The Legend of Chick Hearn

Francis Dayle “Chick” Hearn had that thing. That thing that doesn’t need to be explained. In Chick’s case, it could be heard.

They say people are mirrors to one another, that everyone you meet reflects some part of yourself back to you. That’s why sport is so sacred, because it feels like you achieved greatness through your team. That’s also why sport is so devastating, because the loss seems like it belongs to you too. It's rare though, one of the rarest things in the world, for one person to come in and appeal to the masses the way a sport does. Chick did though. His voice captivated everyone that heard it, it made people feel connected to the Lakers — to basketball. It made fans feel attached to something much deeper than a game.

Chick Hearn statue with Marge Hearn

“There was no put on with him.” Stu Lantz, the Spectrum SportsNet color commentator said of his 15-year broadcast partner. “When you’re genuine, people see it. You can’t hide genuine. You can fake it all you want, but you can’t hide it. He would just make you feel so at home, plus he was in everybody’s living room, you know? With 82 games, he’s in your living room 82 times a year. You just fell in love with the guy,”

Now, Chick’s no longer here, he sits above the western sideline at the highest point, but somehow, he’s still here. Really, even Stu says, “Every time I step into the arena, I think of him.”

Everyone wants to see a part of Chick in themselves and so they grabbed a part of him before he was gone and never let it go — his words.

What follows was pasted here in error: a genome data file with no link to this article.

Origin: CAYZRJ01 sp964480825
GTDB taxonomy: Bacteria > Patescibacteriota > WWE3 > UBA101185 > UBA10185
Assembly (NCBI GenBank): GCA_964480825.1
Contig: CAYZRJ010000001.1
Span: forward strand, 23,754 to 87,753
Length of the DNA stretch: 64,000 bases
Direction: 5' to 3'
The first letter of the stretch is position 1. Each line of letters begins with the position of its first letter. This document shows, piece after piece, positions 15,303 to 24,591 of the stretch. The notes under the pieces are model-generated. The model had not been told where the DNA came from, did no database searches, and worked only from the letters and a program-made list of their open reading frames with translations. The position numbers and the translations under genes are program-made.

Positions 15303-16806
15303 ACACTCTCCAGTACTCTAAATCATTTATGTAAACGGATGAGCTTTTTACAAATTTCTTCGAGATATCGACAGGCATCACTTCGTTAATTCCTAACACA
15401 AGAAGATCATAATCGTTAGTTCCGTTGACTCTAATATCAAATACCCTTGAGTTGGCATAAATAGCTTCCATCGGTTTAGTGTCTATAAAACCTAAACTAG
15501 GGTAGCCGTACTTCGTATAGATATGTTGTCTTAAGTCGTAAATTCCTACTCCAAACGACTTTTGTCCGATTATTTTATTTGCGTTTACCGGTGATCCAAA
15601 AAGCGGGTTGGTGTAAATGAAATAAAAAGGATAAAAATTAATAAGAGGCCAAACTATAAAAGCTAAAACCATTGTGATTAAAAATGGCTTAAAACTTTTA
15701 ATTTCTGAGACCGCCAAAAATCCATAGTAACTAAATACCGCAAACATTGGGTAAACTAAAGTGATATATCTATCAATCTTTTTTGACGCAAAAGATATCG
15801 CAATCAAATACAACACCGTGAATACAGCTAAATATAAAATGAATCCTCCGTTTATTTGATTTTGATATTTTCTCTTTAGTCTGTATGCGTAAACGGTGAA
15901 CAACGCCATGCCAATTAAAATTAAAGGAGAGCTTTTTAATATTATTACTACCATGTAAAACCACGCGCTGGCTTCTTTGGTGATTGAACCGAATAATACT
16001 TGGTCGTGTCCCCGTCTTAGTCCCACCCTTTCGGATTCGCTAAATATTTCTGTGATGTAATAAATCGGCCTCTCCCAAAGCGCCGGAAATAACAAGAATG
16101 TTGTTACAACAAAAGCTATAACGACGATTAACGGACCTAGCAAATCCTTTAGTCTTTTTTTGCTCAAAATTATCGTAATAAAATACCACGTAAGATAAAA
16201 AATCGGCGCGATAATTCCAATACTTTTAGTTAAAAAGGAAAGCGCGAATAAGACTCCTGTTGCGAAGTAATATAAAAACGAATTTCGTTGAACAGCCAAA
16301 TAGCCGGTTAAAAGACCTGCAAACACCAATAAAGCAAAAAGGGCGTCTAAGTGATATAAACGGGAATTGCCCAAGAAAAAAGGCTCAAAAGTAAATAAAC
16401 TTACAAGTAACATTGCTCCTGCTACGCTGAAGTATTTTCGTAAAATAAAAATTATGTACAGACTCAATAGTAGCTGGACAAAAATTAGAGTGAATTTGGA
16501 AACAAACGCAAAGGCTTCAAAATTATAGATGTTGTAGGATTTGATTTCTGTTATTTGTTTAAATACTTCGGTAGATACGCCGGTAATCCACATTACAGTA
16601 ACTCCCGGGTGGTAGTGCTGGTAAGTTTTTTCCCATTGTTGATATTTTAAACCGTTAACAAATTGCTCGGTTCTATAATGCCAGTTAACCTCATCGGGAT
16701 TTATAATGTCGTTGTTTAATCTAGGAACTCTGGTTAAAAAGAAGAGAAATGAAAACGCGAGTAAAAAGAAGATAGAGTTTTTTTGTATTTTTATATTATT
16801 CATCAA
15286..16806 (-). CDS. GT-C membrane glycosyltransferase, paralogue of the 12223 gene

Chick Hearn retired jersey

Chickisms are what his words and phrases are called today, what Chick created. When the Lakers arrived in Los Angeles for the 1960-61 season, Chick Hearn arrived too. He was the team’s announcer for both TV and radio, a simulcast. Most teams split the responsibility with one person specialized in broadcast television and another specialized in broadcast radio, but that would’ve been a disservice to whatever channel didn’t get Chick. His voice was made for both.

“He literally changed the way people would watch and listen to the game. He had a remarkable gift,” former Laker and current Spectrum SportsNet analyst, Derek Fisher said.

He was passionate and equally practical. His vision was precise yet imaginative. His style was always fast and clear. Chick found his rhythm from the bounce of a basketball — and even when the players faulted, he somehow never missed a beat.

Hearn called a record 3,338 consecutive Lakers games starting on November 21,1965, at the Los Angeles Sports Arena (he only missed two before his streak began). Maybe his dedication came from his love for the game. Maybe he knew how much the fans needed him.

Chick Hearn calling a Lakers game

That was one of the most important lessons he left behind, “to do right by the fans, that’s the most important thing,” Spectrum SportsNet play-by-play announcer, Bill Macdonald explained. “This is one of the greatest fanbases in basketball. This is one of the greatest fanbases in sports. And you gotta’ do right first and foremost by the Lakers Fans. And that’s what Chick did.”

After over 3,000 consecutive games, the only reason powerful enough to keep from his chair in the broadcast booth was cardiac bypass surgery in December 2001 for a blocked aortic valve. He returned in April 2002, right in time for the Lakers' pursuit of their final championship to complete the three-peat.